I’m a flannel guy, believe it or not. Sure, I live in hot as hell Florida, but I still respect a good flannel. In fact, if my wife tells me to dress nice, I pop one of my flannels on. My favorite brand has long been Dixxon, but I was more than willing to try out the All Skill No Luck flannel. Their claim to fame is taking flannels, making them fit like modern BDUs.
They call it the Ntchwaidumela, and no, I can’t help you pronounce that. Oddly enough, I recognized the word for some reason. I read on, and All Skill No Luck translates it to He who greets with fire, and it clicked.
It’s the shared name of a lion from a Nat Geo documentary I watched as a teenager. It’s called Eternal Enemies, and the lion, Ntchwaidumela, kills tons of hyenas. I can talk about that all day, but let’s be more practical and talk more about the shirt. When I say modern BDU, what do I mean? Well, it’s all about the pockets.
The pocket locations, in particular, are an interesting choice. The front pockets are slanted inward, much like the Marine Corp’s uniform. Also, across the sleeves are two smaller pockets perfect for pens, at least that’s what I always used them for. While the designs novel, does the All Skill No Luck hold up?
Deconstructing the All Skills No Luck Flannel
All Skill No Luck uses Cordura brand combat wool to make a darn tough shirt. Combat wool is made to be 10X more abrasion resistant than standard wool. Cordura’s combat wool also implements merino wool into its design to help get that wicking style comfort and antimicrobial properties.
The XL fit is perfect for me. It’s contoured for an even fit and works kind of like a push-up bra for bros. The All Skill No Luck Flannel is tight around the chest, emphasizing the pecs, but loose around the stomach letting your little beer gut hide naturally. I also appreciate that XL also takes arm length into account. Most XL long-sleeve shirts are still too short, but All Skill No Luck nails it.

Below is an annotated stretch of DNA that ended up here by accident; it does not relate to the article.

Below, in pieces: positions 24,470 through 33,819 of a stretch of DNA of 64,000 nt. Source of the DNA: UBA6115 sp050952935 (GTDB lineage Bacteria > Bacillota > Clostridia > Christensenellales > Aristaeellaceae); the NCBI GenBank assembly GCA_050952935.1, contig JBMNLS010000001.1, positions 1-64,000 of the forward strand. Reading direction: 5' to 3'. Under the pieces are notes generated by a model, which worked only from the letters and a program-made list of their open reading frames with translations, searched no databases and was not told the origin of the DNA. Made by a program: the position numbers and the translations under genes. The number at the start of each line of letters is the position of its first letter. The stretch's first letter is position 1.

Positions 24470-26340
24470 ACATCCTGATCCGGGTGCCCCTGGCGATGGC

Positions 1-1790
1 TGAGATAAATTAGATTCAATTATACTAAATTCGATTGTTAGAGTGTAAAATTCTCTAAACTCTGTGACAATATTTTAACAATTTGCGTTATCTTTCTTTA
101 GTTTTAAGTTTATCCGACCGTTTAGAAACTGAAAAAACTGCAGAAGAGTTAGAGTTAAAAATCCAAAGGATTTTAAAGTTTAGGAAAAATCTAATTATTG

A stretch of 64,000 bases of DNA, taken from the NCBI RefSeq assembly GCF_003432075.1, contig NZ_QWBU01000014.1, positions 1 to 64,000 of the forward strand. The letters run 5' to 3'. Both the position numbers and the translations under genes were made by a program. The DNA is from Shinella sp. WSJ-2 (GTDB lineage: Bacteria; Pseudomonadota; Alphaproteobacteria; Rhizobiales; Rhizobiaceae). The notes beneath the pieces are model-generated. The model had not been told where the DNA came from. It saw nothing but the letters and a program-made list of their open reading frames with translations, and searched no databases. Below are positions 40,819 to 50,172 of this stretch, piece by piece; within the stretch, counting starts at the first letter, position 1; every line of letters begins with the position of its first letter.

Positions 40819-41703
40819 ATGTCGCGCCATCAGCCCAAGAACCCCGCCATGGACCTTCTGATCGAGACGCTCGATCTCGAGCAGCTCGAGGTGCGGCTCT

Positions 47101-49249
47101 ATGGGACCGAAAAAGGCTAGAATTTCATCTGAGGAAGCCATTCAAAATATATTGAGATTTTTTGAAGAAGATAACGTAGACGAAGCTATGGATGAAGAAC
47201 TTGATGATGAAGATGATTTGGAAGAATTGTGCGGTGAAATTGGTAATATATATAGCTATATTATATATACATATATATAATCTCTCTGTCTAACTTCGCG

It’s also a soft material, but don’t get me wrong, it is wool. It’s a little itchy and poking at first, but with subsequent washings, it gets a little more comfortable bit by bit until it’s well worn and perfectly soft. Also, the color hasn’t faded in the months I’ve rocked it. It still looks brand new but feels worn in.
The buttons are hidden under a flap for a sleek appearance and to prevent the big buttons from catching on and eventually breaking. Those buttons are fairly large and easy to manipulate, even with gloved hands.
A Carry Perspective
I tend to like clothes that make it easier to conceal and carry. That fit style of the All Skill No Luck flannel is perfect for carrying. It’s a little baggier around the belly. Therefore baggier around your gun makes it easier to hide. I can drop my favorite CZ P09 with a Streamlight TLR-1 equipped into a Phlster Floodlight and make it disappear under my flannel.
Flannel patterns also tend to hide lumps, and big guns tend to be lumpy, so flannels are a natural cure to those lumps. Maybe that’s why I’ve always liked flannels. They hide my lumps. Concealing weapons, specifically, handguns is fairly easy with the All Skill No Luck flannel. Hell, it’s fairly easy to conceal a small or compact pistol in an OWB holster with this shirt.
Beyond just carrying the flared bottom makes it easy to grip, rip and draw. When I grab my shirt to draw my gun, I grab it near the sternum and rip it upward. This isn’t challenging with the shirt and revealing the gun for a clean and easy draw is simple and effective.
Day To Day
The overall appearance of the All Skills No Luck flannel is fantastic. It’s dyed well, and the reds are deep and eye-catching. The pattern is perfect and attractive. The orientation of the pockets makes the shirt stand out in a subtle way. At SHOT, someone straight-up name-checked it, which was pretty neat. If you know, you know. If not, the shirt still looks fantastic and feels fantastic as well.
Sure give it a few washes to get the most out of it, but once it’s worn in and washed, the shirt becomes an awesome option for daily wear. Weight-wise it’s a little heavier than your average shirt but lighter than most dedicated flannels. It’s not a summer afternoon shirt by any means. If you want a high-quality, well-made, American flannel from a small, veteran-owned company, click here.